Embedded Reporter Says Media Not Reporting Good Work in Iraq

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KIRKUK, Iraq – Spending 101 days with the 101st Airborne Division in the heat of north-central Iraq during Operation Iraqi Freedom is not what some journalists would call a good assignment, but for one embedded reporter, spending time with the “Screaming Eagle” Soldiers was exactly what she wanted.

Shelby Monroe, embedded reporter learns to fire an AK 47
TAL AFAR, Iraq Shelby Monroe, a reporter embedded with 1st Brigade Combat Team, 101st Airborne Division in Iraq, learns to fire an AK-47 assault rifle.

“I thought it would be a great opportunity to see what’s really going on and to see what it’s like to be a Soldier,” said Shelby Monroe, who is writing “101 Days with the 101st Airborne Division” for the Milan Mirror Exchange, based in Milan, Tenn.

Monroe said that she and the newspaper’s editor agreed that she would focus on what the Soldiers are accomplishing.

“This has been easy, there are a lot of good news stories that the Soldiers are doing,” said Monroe.

Monroe said that she tries to stay neutral while preparing a story, but admits to having some pre-conceived ideas before coming to Iraq. However, she said that she was mistaken about some of these ideas.

“I oversimplified the war and what was going on,” said Monroe. “I am surprised at how dedicated the Soldiers are toward doing their jobs well.”

Before she deployed as an embedded reporter she thought that poor morale or being homesick would have taken its toll, but she is impressed with the Soldiers ability to do their job competently while missing home.

“The Soldiers seem to separate how they feel, and being homesick doesn’t affect the way they perform their jobs,” said Monroe.

She said she respects the Soldiers for the physically demanding job they do.

During her first few weeks with the Soldiers, Monroe said there was some resistance to her, but people gradually warmed up to her. “When you ride around in a Humvee, you bond with the Soldiers.”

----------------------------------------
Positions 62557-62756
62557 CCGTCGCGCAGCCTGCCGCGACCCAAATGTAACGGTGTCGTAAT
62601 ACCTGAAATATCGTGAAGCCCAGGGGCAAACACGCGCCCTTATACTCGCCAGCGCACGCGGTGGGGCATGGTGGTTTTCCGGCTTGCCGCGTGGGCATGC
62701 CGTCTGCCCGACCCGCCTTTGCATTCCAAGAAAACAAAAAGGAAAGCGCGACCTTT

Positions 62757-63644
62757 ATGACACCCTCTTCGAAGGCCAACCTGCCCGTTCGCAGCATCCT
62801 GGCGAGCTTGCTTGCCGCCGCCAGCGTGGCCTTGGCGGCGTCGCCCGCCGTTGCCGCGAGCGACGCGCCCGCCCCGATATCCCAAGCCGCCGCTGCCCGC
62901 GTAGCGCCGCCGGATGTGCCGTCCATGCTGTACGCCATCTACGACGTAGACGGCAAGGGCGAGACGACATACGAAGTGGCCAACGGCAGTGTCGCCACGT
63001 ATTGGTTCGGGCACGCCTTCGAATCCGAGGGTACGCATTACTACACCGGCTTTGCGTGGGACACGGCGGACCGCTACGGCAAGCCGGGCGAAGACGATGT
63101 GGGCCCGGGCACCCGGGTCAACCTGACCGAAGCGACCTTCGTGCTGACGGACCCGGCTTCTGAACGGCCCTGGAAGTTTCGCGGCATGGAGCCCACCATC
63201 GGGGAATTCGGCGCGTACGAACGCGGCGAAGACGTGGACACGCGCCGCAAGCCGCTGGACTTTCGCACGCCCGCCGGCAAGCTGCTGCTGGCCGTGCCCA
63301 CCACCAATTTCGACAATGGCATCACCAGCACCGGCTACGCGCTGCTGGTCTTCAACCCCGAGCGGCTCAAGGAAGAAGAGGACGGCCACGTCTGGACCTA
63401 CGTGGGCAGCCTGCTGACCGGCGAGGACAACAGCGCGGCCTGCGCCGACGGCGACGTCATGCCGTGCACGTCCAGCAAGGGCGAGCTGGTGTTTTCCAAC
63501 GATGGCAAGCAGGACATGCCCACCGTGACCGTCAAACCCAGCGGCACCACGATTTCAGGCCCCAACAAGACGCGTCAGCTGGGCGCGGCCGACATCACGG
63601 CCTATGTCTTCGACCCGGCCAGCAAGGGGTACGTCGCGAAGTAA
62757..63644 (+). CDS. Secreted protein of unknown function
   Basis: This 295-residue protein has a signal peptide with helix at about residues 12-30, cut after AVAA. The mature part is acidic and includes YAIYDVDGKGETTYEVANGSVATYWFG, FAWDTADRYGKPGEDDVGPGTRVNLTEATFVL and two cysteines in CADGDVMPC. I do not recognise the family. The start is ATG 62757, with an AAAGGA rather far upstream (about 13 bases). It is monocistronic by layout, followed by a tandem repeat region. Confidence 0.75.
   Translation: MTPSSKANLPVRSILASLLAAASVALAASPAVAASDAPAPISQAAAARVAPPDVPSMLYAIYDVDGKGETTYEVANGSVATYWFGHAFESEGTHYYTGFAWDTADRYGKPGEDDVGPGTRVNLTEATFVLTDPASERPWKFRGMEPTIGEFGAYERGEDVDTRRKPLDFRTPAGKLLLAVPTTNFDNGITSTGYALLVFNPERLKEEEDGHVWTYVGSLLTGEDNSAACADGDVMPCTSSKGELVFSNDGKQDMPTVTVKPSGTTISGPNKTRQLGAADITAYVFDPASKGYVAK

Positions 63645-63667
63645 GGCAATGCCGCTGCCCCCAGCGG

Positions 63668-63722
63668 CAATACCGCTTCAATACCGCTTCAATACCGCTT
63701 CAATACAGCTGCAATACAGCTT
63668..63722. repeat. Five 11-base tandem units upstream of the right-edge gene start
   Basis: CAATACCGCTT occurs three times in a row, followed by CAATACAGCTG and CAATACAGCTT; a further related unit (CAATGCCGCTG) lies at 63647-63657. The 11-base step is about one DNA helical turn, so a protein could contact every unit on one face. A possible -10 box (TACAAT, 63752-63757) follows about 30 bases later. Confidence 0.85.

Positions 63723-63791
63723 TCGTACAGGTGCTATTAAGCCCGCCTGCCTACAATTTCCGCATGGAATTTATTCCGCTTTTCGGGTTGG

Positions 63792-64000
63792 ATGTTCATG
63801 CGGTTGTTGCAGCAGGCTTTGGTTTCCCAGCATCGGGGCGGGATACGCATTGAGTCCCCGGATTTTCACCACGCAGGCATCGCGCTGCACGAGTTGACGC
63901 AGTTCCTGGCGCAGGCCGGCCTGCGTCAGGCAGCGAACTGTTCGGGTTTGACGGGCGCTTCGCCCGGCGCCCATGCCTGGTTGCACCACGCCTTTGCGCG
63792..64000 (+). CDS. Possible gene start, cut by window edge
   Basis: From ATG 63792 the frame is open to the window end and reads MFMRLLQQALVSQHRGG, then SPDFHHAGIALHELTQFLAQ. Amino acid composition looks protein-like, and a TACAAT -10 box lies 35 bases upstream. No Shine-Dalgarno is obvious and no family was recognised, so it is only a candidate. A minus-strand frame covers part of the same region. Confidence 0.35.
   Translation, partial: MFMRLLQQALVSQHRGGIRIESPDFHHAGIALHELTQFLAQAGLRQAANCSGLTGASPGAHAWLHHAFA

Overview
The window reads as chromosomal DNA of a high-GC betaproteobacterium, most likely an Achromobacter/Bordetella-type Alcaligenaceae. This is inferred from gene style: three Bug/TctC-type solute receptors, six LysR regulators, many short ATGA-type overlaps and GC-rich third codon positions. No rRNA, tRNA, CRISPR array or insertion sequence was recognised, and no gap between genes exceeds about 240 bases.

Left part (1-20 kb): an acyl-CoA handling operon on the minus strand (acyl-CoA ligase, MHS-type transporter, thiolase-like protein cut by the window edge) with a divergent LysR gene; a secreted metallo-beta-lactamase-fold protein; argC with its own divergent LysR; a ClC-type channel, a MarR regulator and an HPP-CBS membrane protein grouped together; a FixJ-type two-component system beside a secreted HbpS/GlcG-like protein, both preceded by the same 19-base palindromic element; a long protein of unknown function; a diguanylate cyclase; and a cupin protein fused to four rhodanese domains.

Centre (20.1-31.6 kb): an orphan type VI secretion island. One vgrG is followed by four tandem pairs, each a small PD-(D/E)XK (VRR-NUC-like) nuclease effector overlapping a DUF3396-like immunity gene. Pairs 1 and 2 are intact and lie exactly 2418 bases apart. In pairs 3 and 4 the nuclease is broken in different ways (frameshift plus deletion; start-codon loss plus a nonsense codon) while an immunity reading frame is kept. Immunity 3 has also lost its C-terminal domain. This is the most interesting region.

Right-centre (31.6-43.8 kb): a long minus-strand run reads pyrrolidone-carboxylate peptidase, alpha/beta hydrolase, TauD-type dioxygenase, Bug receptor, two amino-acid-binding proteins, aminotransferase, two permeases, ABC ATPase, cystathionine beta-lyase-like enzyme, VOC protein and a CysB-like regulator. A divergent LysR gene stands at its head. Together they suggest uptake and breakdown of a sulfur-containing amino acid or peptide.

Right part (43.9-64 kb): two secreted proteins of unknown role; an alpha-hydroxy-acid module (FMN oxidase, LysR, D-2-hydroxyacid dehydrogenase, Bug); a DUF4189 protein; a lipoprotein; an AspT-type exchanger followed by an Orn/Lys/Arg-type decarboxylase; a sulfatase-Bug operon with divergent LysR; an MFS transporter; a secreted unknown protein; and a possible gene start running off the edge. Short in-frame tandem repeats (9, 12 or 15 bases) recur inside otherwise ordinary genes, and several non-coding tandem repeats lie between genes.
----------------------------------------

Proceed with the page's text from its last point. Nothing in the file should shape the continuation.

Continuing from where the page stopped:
Before this deployment, Monroe had no military experience and very little exposure to the military. “I’m almost opposite of a military person – I’m not organized, I question authority, but I thought it would be a challenge to keep up,” said Monroe.

Monroe thought there would be a common personality among Soldiers but was surprised to find a great diversity among the ranks. “There are lots of different personalities; people with different passions and abilities,” said Monroe.

Prior to this mission, Monroe was an English teacher at Husson College, a small college in Maine, and also owned a bookstore. She interrupted a master’s degree program to come to Iraq.

Monroe believes the American public does not know the whole truth about the war in Iraq.

“People don’t know half of what’s going on,” she explained. “There’s so much background they need to understand.”

“I think you have to blame the media for what they report. People only get two types of stories: death and scandals, and that really doesn’t reflect the experience people are having over here. Too often the media lets the bad news take center stage.”

Capt. Lyn Graves is a Public Affairs Officer with the 133rd Mobile Public Affairs Detachment (MPAD)